Elizabeth: In Yoga Sutra 1.3, Patanjali goes on to speak of this state of awareness which is before or beyond the mind, and of which the mind is merely the instrument. We tend to assume – as you’ve been pointing out – that we are our minds, and that consciousness belongs to the mind, but this is not what the yogis found to be the case. This seems to be an extraordinary discovery.

Judith: Yes. I think it is the discovery. Patanjali says of this: “And then the Seer abides in its own nature.” What he is telling us in these first few verses is that yoga is a state of being. It is only in the second chapter that he tells us that it is a practice, when he says: “Oh, by the way, if you haven’t reached the state of yoga, this is how you do it.” But in the western world we are really focussed on yoga as practice, and not yoga as a state of being.

I like to think that what we are all doing on the planet in our own way is moving towards what I call ‘integration’. When we first start practising yoga we are very interested in transcendence. We want to get out of the mind; we want to control the body; we want to become enlightened. So we start cutting things out; we eat in a certain way; we only want to do certain things, or to read and think about certain things. We behave as if we believe that the goodness we seek is outside of ourselves. It’s in the guru. Or we think: if I just take this meditation retreat; if I hang this tangka on my wall; if I stand on my head for five minutes; then… . We are trying to transcend ourselves. All of this is dualistic because one side of ourselves is trying to conquer another.

And actually, this is a necessary stage we all go through. It’s what I call ‘the ascent’, which is a theory based on the writings of Sri Aurobindo, who developed the practice called Integral Yoga. It’s the ascent towards something beyond ourselves. We go into Christian churches and we look up at the cross; the cathedral is built to lift us up. For a lot of yoga teachers also, āsana is always about up: lift up; move up; stretch up; stretch out. To me, this is the transcendent stage. But then as our practice matures, we begin to be on the path of descent, a path of integration, and we become the yoga. Then there is nothing that is not the yoga: me talking to you now with awareness; how I treat the grumpy waiter. Divinity is everywhere. Everyone is Buddha, or no one is Buddha. What I say, do, how I walk, how I treat myself, you, how I treat everyone, my students – it’s all integrated. There is no way not to be swimming in the sea of Divinity.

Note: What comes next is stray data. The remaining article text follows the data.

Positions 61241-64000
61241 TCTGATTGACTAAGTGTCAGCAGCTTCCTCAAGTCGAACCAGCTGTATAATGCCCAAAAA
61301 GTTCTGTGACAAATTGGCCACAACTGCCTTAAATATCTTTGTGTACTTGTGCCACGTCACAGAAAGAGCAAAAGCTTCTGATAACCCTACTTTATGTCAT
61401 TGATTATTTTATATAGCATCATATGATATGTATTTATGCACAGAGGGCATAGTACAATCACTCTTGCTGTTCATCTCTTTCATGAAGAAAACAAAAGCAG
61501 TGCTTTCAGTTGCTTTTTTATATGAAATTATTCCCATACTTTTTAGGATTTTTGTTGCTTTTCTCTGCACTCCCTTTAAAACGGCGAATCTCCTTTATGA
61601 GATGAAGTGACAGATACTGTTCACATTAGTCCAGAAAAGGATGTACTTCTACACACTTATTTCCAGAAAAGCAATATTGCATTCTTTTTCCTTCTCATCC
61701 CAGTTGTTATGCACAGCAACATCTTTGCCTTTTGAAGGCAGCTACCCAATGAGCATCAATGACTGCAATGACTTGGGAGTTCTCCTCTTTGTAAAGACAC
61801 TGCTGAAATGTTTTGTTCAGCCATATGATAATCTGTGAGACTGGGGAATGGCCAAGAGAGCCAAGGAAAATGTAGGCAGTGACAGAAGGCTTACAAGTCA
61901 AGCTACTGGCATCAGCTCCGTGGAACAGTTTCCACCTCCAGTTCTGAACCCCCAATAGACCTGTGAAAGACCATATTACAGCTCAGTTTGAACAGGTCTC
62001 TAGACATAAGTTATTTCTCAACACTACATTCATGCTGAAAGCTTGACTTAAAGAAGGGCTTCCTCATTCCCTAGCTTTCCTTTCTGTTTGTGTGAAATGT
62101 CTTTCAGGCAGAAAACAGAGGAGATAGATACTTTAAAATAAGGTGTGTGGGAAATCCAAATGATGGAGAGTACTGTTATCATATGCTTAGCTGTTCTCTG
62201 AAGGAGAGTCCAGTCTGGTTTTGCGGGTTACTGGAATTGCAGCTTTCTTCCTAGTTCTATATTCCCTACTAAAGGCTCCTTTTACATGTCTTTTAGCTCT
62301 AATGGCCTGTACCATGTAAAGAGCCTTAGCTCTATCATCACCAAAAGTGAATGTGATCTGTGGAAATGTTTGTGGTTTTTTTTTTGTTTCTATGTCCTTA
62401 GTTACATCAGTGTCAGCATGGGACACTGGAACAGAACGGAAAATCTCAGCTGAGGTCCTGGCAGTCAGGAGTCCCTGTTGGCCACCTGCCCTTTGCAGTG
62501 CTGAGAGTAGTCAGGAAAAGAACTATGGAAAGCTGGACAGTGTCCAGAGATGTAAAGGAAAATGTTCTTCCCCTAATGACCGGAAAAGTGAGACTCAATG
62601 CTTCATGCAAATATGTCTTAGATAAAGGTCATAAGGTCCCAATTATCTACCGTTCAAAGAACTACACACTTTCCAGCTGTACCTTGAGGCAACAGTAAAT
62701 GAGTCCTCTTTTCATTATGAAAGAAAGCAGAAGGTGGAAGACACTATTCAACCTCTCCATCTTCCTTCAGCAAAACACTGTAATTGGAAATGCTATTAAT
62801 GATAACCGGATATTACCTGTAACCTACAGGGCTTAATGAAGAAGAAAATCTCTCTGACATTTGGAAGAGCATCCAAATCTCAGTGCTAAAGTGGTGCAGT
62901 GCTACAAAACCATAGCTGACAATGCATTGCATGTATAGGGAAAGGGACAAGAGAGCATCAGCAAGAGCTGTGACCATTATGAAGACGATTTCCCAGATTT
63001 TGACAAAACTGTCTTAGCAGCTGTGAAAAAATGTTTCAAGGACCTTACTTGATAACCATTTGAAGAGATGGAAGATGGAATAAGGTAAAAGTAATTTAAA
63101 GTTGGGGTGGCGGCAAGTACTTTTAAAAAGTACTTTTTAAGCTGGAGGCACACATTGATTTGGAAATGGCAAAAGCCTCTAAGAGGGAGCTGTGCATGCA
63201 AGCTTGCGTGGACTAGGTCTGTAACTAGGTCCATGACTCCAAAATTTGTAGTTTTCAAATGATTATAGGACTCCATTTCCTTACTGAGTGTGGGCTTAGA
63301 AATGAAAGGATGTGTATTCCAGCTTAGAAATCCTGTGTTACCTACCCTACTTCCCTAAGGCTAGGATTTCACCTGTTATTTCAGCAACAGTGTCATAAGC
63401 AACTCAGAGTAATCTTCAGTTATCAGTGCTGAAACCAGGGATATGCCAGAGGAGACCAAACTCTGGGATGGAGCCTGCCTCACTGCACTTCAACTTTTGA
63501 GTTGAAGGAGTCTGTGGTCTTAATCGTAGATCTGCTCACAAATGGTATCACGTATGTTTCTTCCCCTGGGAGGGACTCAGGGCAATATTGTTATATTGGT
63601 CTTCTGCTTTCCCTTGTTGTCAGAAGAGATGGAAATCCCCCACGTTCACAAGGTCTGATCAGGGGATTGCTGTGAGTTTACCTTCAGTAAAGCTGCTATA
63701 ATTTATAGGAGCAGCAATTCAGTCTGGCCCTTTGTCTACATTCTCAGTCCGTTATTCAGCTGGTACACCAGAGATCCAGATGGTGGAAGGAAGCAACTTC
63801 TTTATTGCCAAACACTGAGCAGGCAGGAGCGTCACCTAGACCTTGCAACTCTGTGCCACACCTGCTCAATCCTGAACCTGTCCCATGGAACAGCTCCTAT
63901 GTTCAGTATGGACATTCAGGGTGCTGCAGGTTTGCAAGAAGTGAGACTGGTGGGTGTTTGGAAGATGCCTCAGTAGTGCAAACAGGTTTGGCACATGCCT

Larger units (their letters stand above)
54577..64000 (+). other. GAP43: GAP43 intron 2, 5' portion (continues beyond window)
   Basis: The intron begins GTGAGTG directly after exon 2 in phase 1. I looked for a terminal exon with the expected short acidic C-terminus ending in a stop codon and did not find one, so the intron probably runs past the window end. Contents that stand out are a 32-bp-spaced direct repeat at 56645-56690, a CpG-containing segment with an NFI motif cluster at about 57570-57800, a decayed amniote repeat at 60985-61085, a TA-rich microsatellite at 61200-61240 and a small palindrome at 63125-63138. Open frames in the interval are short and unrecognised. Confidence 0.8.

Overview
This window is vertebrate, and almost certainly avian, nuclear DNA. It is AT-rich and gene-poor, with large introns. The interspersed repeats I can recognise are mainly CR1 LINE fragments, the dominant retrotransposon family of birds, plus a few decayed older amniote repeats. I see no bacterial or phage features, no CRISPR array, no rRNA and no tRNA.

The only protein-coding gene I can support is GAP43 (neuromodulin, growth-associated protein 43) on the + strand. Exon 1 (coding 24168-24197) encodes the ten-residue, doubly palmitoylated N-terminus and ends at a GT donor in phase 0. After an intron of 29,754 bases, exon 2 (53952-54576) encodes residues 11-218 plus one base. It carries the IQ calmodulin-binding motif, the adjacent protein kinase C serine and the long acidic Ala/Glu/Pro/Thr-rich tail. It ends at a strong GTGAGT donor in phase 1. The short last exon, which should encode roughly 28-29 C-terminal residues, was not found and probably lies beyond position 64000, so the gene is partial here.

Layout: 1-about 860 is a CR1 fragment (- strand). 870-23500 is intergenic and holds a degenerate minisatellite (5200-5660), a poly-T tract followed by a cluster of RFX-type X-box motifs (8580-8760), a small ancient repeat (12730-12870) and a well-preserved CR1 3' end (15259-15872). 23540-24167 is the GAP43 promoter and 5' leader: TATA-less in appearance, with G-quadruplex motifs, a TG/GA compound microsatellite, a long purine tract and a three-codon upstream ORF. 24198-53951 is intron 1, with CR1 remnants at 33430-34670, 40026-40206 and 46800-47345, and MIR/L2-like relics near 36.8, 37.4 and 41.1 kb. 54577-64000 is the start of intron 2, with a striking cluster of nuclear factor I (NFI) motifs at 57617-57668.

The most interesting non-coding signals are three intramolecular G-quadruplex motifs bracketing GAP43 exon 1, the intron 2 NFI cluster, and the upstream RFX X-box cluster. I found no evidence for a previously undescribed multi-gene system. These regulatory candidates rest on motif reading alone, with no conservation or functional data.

Sri Aurobindo

Elizabeth: Can you say more about this integrated state of consciousness? How does yoga practice – āsana, pranāyāma, meditation – lead to this goal of “the Seer abiding in its own nature”?

Judith: I make a distinction between consciousness and awareness. I think the transcendent state is about withdrawing from the world; and the integrated stage, the descent, is about being radically present with everyone – seeing everyone as divinity, even yourself. In my view, our practices in the west have overdone the notion of ‘consciousness’ as a state of ‘being aware of everything’. Understood like this, it can become a very mental, controlling practice. But enlightenment is not a mental experience: it comes from the gut, from the belly. It’s an embodied, visceral feeling, and I think we have all had moments of experiencing it. It’s a deep awareness that floods the body.

So in a way, what we are talking about is also a physical thing – a physiological shift. Scientists tell us that advanced students of the Dalai Lama can be shown to have physical brain changes as a result of their meditation. The part of the brain that has to do with compassion and empathy is much larger in them than in the average person because that is what they embody; it is what they have literally become. So we are not just talking about psychological or spiritual integration: it is psychological, emotional, physical, spiritual – it is everything. Who told us that the body wasn’t the spirit? It was Descartes who came up with the idea that the spirit was somehow separate from the body, but this cannot be the case.

Elizabeth: Do you think that it is because of this disassociation between mind and body that hatha yoga is so popular in the west? If we look back to the Indian tradition, as developed in the Bhagavad Gita, hatha yoga is not one of the original forms of yoga. They talk about karma yoga (of action), bhakti yoga (of devotion), jnana yoga (of knowledge) and raja yoga (with an emphasis on meditation). The development of a physical yoga focussing on the body is a later development.

Judith: I think that hatha yoga is an emergency first aid for the western mind, because we are so disconnected from our bodies. We don’t walk long distances. We sit. All the things we do disconnect us from our bodies – and we need to find God in the body. We can get so intellectual and feel that we need to understand everything. But I think that understanding is overrated. Someone can understand a lot about Buddhism, and still be miserable. We have to feel this sense of awareness in our gut, in the moment. So I think this is exactly where the pendulum needs to swing.